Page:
To ask for full disclosure from a securities dealer would be like asking a Bond Street jeweler to disclose the production cost of the latest Rolex watch and 'advise' the customer on the merits of the purchase.

7 May 2010

Goldman PR counterattack: Risking Overkill?

Goldman Sachs' PR machine is rolling and every television and radio station is running interviews with chief executive Lloyd Blankfein. It is OK to try to bring one's message to the public but when media appearances are so well orchestrated you risk overkill and create even more suspicions about the veracity of the message you try to convey.

6 May 2010

Derivative Clearinghouse no magic Bullet?

Harvard's Mark Roe makes a valid point when he doubts the benefits of relying on central clearing as a tool for the reduction in counter party and systemic risk in the financial markets. We argue that stress tests have to be designed so that even dramatic price changes like those experienced in the 1987 stock market crash of in the recent credit crunch pose no risk to the system. This may well mean that paltry levels of margin are on the way out. 20 percent and more may become the 'new normal'

Hedge Fund Wolves destroyed Bear Stearns?

The controversy about the role hedge funds have played - and may continue to play - in the credit and economic crisis that has erupted in 2007 can only be settled by an open and forensic analysis of all transactions entered by hedge funds during the period. All other discussions are based on guesswork, innuendo or comments from enemies or supporters of the industry with an axe to grind.

30 Apr 2010

Private Equity Investment in Banks poses Risk

The wisdom of allowing 'Private' Equity firms to invest in the regulated and highly sensitive banking sector has to be questioned. Basically these firms - which are anything but private as most of their money comes from Joe Public - are leveraged players that look for the 'exit' the moment they invest in a business. As a consequence they cannot claim to be considered serious long-term investors. In addition, the 'fund' structure allows them to escape from the restraints faced by real business companies, it gives them the opportunity to drop any of their investment companies like a hot potato if things do not work out.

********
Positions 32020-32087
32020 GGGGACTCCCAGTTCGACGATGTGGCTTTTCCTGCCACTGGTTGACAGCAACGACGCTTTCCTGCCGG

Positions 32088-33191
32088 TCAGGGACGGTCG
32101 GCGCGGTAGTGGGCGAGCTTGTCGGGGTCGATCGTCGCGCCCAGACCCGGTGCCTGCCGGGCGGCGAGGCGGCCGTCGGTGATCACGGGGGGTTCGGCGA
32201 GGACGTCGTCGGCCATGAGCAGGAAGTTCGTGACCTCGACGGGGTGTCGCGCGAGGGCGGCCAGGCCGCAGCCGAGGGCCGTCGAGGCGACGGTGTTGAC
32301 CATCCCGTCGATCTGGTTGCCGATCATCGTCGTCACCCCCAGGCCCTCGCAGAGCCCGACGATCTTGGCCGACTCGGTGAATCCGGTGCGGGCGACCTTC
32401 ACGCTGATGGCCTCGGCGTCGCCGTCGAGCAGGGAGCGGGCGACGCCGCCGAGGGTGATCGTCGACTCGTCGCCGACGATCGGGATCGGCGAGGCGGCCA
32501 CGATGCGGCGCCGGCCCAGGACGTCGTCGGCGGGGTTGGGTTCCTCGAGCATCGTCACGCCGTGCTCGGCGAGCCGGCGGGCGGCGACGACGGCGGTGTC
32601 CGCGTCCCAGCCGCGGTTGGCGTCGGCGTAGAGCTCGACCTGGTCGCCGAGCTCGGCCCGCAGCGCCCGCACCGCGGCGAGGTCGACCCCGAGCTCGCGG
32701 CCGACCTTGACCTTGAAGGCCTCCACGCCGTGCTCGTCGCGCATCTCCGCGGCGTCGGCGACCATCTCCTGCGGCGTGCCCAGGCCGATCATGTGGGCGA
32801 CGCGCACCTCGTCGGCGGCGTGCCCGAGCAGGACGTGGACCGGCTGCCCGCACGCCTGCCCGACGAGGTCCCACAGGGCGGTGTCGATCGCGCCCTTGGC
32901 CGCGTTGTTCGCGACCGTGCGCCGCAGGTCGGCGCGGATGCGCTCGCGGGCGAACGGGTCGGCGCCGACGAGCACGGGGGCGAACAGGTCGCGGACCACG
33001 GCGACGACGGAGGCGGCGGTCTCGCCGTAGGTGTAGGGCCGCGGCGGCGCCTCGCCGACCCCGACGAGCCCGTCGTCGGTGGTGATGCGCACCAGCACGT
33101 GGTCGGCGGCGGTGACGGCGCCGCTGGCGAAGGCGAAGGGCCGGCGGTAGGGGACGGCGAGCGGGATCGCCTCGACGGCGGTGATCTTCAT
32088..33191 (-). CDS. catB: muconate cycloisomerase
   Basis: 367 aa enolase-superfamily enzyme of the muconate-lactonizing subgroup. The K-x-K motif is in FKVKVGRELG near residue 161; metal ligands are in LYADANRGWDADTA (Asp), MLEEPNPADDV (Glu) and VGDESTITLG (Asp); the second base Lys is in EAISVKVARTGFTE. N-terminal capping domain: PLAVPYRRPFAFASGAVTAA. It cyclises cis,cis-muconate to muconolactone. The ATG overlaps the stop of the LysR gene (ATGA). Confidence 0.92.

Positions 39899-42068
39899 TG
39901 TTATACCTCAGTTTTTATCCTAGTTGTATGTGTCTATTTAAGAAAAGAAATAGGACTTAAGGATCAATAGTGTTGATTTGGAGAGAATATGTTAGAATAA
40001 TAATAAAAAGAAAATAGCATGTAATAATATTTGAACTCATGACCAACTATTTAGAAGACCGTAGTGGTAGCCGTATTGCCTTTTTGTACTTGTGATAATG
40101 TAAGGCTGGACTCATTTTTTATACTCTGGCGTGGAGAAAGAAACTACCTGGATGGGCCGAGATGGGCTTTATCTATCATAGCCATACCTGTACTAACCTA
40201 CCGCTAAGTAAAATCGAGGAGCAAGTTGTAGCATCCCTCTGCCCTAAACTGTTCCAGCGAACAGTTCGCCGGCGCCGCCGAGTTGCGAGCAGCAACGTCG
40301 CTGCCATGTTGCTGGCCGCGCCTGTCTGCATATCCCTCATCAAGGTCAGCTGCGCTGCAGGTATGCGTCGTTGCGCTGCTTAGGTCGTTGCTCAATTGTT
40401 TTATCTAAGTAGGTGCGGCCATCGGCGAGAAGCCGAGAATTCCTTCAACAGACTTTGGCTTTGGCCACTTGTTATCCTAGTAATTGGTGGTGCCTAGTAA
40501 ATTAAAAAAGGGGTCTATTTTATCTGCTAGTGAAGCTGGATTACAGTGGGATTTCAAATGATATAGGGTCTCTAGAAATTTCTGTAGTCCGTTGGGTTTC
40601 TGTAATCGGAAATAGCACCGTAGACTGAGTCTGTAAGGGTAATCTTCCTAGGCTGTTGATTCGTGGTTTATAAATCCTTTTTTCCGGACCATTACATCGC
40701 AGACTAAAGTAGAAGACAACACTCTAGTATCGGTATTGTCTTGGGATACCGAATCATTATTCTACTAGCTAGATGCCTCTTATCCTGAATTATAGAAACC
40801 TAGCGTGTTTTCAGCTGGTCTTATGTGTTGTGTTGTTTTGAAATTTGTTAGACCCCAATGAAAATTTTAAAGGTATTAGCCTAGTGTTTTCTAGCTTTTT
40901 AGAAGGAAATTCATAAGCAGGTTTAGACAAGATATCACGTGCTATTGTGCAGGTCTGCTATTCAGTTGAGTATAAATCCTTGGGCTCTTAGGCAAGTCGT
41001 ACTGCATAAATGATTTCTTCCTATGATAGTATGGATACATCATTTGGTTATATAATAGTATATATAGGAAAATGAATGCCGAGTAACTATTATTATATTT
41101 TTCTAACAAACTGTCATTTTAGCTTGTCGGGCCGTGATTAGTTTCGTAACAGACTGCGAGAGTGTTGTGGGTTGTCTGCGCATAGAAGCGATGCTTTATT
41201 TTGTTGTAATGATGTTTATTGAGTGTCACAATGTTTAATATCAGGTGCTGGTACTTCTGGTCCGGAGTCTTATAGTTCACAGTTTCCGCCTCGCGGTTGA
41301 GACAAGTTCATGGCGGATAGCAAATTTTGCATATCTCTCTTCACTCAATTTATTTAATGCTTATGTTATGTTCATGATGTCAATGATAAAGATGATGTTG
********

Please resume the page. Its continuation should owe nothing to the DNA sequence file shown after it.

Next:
27 Apr 2010

Credit Derivatives: Ban speculative Buyers of 'Protection'

News that speculators are betting that municipalities and federal states in the USA may default highlights the urgent need for reform of the credit derivatives market. Not only does the ballooning of outstanding trades create a substantial risk of default by one of the participants in the market it also creates problems in the wider economy by accelerating and exaggerating real or perceived weakness in the credit ratings of various issuers. There is no reason why those without an insurable asset should be allowed to buy 'credit protection' - nothing is 'protected' and it is but a speculation on default. The argument that you need speculators to facilitate a liquid market so that  investors (banks, bond investors) with genuine reasons can protect themselves,  does not hold as you really need only SELLERS of credit protection to satisfy this requirement. So speculators are more than welcome to provide liquidity as sellers of credit protection. Adjusting legislation would mean that derivatives traded outside recognised exchanges would again be unenforceable if they are not hedging against a pre-existing risk.